Updated with comment from Microsoft
Microsoft could be facing charges for not complying with a 2009 European Union ruling regarding the web browsers it offered, Reuters reported Thursday.
Back in December 2009, EU and Microsoft cut a deal in which the company give users a “Browser Choice Screen,” which would allow them to pick from up to 12 browsers, and in return the EU would drop antitrust charges against the company. Microsoft was to make the choice screen available for five years.
The EU kept up its end of the deal, but opened up an investigation in July to see if Microsoft had complied with the deal.
“On the basis of information it has received, the Commission believes that Microsoft may have failed to roll out the choice screen with Windows 7 Service Pack 1, which was released in February 2011. This is despite the fact that, in December 2011, Microsoft indicated in its annual compliance report to the Commission that it was in compliance with its commitments. From February 2011 until today, millions of Windows users in the EU may have not seen the choice screen. Microsoft has recently acknowledged that the choice screen was not displayed during that period,” The European Commission said in a press release in July.
Turns out that Microsoft had not done what it was supposed to do, which it even admitted in a statement on its blog at the time, saying it had “fallen short in our responsibility to do this.”
“Due to a technical error, we missed delivering the BCS software to PCs that came with the service pack 1 update to Windows 7. The BCS software has been delivered as it should have been to PCs running the original version of Windows 7, as well as the relevant versions of Windows XP and Windows Vista. However, while we believed when we filed our most recent compliance report in December 2011 that we were distributing the BCS software to all relevant PCs as required, we learned recently that we’ve missed serving the BCS software to the roughly 28 million PCs running Windows 7 SP1.”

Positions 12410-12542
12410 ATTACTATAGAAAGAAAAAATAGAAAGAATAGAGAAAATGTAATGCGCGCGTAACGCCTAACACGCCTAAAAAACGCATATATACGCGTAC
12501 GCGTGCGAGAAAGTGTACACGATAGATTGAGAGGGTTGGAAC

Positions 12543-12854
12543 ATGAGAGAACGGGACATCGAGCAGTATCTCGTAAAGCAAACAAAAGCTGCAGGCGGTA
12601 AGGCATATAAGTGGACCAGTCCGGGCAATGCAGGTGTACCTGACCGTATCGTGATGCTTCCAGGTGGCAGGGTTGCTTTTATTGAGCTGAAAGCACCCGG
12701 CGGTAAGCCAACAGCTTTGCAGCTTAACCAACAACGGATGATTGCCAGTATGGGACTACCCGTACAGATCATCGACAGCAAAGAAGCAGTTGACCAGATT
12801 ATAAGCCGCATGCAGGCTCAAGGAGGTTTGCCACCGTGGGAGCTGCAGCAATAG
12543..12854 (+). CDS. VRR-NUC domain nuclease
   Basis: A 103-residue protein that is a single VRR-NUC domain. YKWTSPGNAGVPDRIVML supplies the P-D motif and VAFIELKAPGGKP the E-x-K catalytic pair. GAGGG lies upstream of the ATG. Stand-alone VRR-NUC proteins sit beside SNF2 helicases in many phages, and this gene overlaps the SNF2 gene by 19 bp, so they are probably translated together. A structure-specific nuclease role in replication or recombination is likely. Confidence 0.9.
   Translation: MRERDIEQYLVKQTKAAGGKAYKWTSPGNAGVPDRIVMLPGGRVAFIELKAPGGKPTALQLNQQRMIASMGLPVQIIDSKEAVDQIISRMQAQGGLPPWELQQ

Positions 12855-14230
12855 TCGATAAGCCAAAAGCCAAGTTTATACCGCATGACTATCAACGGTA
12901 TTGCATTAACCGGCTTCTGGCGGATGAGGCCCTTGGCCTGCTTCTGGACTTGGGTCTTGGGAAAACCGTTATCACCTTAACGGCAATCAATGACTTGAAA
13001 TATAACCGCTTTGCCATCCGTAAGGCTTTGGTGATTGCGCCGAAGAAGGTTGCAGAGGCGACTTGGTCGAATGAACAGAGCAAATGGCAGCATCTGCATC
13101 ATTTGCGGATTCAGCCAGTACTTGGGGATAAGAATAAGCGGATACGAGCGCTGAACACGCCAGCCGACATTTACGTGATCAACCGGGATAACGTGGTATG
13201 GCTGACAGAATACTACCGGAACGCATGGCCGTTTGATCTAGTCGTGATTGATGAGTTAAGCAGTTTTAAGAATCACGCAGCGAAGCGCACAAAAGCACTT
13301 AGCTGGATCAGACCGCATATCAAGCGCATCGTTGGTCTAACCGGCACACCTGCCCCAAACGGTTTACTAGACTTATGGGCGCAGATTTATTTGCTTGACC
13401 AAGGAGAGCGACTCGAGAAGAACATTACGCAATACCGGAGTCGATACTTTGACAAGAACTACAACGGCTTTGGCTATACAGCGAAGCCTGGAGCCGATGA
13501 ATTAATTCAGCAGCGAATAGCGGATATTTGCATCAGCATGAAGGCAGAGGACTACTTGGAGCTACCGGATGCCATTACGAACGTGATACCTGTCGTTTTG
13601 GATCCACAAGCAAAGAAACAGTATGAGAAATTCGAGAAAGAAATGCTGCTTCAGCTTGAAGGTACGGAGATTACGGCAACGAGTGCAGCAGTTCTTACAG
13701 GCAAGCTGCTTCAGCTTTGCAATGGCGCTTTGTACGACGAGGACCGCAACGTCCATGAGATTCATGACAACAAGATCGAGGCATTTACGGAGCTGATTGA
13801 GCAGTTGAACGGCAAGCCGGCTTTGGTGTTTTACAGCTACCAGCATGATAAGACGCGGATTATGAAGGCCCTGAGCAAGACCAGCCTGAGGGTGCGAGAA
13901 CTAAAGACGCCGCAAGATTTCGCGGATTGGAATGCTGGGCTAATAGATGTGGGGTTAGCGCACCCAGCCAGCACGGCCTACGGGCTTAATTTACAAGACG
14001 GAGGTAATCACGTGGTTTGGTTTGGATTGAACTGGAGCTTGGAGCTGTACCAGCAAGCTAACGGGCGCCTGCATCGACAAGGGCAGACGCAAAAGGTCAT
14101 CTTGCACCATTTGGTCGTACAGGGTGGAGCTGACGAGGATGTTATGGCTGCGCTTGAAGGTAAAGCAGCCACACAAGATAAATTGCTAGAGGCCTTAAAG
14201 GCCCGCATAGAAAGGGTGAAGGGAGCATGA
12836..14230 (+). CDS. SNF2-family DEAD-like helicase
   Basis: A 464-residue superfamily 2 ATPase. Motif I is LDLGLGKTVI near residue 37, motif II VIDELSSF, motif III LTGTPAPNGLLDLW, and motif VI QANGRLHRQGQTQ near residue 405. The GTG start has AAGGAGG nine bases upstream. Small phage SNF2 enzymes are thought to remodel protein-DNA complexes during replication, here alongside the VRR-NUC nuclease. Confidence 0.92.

After realizing the error, Microsoft wrote that it went ahead and fixed the problem, started an investigation into how the error occurred, and immediately told the EU Commission.
“Since we have fallen short in our responsibility to display the BCS, we have offered to extend the time during which we are obliged to do so by an additional 15 months. We understand that the Commission will review this matter and determine whether this is an appropriate step for Microsoft to take. We understand that the Commission may decide to impose other sanctions,” Microsoft wrote.
Despite these actions taken my Microsoft, EU Competition Commissioner Joaquin Almunia told reporters in Warsaw that formal charges are being prepared against the company.
"The next step is to open a formal proceeding into the company's breach of an agreement. We are working on this," Almunia said.
"It should not be a long investigation because the company itself explicitly recognized its breach of the agreement.”
Microsoft could face severe penalties if found guilty. The EU may charge it up to $7.4 billion, or 10 percent of its revenues for the fiscal year ending June 30, 2012.
A Microsoft spokesperson would not comment on the report.
(Image source: http://gizmodo.com)